Q. Hi there! Does Chicago style capitalize animal breeds such as “pit bull” and “goldendoodle”? Thanks in advance!
A. For the common names of animals (as opposed to the binomial scientific name, in which the genus is always capitalized: e.g., Canis familiaris, for the domestic dog), you can usually limit capitalization to any proper nouns and adjectives that are part of the name (see CMOS 8.128). But check Merriam-Webster for exceptions, because the names of some breeds may be capitalized.
Merriam-Webster lists “pit bull” but “goldendoodle or Goldendoodle”; in the case of such equal variants (which M-W separates with “or”), Chicago recommends choosing the first-listed one, so you can write “goldendoodle.”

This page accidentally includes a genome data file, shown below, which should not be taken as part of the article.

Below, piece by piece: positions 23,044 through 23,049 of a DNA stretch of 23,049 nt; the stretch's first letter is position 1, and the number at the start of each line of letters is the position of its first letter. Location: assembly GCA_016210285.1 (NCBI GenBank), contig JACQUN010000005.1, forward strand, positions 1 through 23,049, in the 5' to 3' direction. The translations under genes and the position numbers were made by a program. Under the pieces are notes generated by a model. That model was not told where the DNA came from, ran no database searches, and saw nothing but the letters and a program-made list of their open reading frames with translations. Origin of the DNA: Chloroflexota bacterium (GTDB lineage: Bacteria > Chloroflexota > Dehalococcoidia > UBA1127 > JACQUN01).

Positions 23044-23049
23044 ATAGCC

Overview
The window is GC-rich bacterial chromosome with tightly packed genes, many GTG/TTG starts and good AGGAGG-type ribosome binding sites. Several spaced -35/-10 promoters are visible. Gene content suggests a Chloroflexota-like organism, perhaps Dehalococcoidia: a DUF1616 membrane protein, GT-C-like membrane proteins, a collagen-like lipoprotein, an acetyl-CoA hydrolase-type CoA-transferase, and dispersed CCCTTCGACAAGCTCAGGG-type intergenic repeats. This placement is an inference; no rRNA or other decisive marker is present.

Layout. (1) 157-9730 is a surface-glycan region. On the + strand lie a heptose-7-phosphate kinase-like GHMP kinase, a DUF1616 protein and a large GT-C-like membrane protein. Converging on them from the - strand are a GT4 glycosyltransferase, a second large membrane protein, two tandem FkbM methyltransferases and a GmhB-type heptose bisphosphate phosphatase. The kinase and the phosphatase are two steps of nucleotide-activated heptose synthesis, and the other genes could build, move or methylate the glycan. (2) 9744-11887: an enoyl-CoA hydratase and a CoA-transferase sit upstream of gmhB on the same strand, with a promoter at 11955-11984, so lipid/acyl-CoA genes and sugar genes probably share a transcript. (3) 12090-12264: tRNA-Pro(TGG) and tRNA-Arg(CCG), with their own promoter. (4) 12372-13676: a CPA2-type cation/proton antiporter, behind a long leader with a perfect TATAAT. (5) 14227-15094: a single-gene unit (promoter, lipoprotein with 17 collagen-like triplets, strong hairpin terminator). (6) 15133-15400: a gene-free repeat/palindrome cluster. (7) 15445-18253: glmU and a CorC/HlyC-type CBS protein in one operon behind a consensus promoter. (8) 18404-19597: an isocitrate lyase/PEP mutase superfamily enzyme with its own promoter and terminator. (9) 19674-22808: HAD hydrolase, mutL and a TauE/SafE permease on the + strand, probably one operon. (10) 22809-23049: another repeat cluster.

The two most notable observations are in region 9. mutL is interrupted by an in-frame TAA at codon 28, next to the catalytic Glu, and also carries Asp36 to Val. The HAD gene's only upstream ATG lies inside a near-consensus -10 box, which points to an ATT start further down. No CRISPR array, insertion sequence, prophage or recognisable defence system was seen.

Professional organizations typically capitalize the names of officially recognized breeds—including the goldendoodle (a cross between a golden retriever and a poodle) and, for example, the American pit bull terrier (a specific breed of the pit bull type)—and some writers copy this usage (i.e., American Pit Bull Terrier), but unless it’s the first-listed form in M-W, it’s not Chicago style.
The choice won’t always be so clear. For example, another poodle hybrid, the labradoodle, is listed as “often capitalized” in M-W. The first part of the name is borrowed from the Labrador retriever, which in turn derives its name from the Canadian region that lends its name to the province of Newfoundland and Labrador. You could defend a preference for “Labradoodle,” then, on the principle that it’s derived from a proper name.